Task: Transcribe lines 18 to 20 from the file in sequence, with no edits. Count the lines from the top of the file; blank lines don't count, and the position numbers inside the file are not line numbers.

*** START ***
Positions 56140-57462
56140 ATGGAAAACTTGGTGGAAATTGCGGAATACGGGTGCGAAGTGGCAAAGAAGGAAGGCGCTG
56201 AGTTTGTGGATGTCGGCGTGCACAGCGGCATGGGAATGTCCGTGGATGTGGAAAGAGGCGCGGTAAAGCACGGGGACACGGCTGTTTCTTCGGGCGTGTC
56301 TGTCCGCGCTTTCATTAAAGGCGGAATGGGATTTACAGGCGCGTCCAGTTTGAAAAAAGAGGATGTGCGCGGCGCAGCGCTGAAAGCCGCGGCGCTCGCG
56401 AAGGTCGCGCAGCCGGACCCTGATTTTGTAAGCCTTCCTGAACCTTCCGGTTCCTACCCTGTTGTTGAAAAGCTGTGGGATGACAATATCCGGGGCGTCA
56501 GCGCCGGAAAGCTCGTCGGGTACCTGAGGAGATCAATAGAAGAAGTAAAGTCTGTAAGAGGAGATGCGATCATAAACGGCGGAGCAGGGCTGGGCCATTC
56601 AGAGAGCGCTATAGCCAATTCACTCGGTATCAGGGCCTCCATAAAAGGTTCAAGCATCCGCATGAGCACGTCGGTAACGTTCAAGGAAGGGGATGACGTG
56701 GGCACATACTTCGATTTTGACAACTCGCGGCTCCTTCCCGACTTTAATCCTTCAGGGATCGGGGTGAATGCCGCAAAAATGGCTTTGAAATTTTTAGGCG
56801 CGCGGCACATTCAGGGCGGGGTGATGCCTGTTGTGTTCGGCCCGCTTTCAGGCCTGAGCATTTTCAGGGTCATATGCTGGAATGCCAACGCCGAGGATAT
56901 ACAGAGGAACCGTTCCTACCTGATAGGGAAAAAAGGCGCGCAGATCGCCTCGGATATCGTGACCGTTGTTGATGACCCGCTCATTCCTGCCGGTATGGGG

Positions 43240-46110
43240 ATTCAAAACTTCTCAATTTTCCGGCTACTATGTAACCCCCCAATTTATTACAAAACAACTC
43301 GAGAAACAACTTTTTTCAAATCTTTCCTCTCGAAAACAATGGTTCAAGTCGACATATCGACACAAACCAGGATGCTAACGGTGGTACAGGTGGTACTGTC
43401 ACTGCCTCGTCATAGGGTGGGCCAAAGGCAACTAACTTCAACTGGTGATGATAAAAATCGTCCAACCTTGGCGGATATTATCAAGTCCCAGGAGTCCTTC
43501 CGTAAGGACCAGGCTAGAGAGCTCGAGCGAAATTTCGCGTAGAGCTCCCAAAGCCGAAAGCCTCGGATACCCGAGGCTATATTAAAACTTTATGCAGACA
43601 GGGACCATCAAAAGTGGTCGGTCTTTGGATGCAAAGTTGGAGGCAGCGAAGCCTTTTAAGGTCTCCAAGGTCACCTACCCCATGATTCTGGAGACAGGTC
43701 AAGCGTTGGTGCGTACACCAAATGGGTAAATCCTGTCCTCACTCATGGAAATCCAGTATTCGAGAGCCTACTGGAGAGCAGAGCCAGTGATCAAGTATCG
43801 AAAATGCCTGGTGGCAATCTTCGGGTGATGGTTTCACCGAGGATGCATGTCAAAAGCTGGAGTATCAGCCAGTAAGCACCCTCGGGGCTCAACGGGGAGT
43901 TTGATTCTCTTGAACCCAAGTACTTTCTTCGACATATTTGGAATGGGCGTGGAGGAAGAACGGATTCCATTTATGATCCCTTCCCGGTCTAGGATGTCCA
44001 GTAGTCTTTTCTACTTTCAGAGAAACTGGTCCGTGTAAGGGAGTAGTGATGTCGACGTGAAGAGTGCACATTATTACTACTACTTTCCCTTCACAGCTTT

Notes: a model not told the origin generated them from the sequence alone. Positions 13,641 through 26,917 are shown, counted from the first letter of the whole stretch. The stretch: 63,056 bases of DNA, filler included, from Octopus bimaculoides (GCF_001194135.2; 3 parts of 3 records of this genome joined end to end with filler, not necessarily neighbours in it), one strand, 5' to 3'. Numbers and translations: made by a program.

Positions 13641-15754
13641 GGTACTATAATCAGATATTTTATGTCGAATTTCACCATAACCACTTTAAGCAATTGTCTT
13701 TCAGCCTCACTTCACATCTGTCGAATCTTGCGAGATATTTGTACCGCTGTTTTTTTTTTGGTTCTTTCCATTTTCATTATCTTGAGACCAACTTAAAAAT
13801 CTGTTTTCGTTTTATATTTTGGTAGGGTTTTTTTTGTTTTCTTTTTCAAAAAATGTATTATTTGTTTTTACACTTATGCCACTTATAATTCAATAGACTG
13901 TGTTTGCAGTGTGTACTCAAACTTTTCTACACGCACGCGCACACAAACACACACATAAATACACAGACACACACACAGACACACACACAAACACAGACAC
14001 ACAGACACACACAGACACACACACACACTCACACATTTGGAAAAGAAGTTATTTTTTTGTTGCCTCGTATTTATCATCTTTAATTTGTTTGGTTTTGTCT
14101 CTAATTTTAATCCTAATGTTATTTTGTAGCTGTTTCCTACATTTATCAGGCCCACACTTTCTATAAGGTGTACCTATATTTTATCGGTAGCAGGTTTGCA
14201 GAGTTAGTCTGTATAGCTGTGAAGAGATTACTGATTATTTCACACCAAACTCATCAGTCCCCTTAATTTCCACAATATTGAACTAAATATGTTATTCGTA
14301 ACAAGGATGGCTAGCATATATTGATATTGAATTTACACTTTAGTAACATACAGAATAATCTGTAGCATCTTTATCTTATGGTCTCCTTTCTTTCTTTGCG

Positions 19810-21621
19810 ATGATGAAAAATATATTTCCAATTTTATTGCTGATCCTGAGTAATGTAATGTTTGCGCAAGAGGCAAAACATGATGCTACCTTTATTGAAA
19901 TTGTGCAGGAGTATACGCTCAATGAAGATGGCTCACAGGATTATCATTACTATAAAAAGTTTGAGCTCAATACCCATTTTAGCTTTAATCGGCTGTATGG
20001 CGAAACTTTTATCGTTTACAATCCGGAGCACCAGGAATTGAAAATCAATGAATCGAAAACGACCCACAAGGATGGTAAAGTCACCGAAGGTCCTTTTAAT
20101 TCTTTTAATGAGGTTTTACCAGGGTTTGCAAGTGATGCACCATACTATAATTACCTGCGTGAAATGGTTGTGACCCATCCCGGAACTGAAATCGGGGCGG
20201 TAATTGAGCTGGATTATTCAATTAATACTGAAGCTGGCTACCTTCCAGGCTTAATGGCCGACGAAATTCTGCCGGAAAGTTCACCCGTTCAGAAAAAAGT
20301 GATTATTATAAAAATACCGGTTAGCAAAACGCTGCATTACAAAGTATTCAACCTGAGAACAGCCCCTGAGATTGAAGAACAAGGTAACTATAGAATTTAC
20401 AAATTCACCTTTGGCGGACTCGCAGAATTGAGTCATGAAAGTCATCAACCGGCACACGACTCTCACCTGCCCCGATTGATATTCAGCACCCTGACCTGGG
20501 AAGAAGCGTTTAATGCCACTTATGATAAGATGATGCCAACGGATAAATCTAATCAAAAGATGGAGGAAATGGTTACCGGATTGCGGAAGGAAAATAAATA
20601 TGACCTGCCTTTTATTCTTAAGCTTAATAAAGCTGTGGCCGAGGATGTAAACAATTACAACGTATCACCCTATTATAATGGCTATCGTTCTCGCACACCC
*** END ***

43801 AAAATGCCTGGTGGCAATCTTCGGGTGATGGTTTCACCGAGGATGCATGTCAAAAGCTGGAGTATCAGCCAGTAAGCACCCTCGGGGCTCAACGGGGAGT
43901 TTGATTCTCTTGAACCCAAGTACTTTCTTCGACATATTTGGAATGGGCGTGGAGGAAGAACGGATTCCATTTATGATCCCTTCCCGGTCTAGGATGTCCA
44001 GTAGTCTTTTCTACTTTCAGAGAAACTGGTCCGTGTAAGGGAGTAGTGATGTCGACGTGAAGAGTGCACATTATTACTACTACTTTCCCTTCACAGCTTT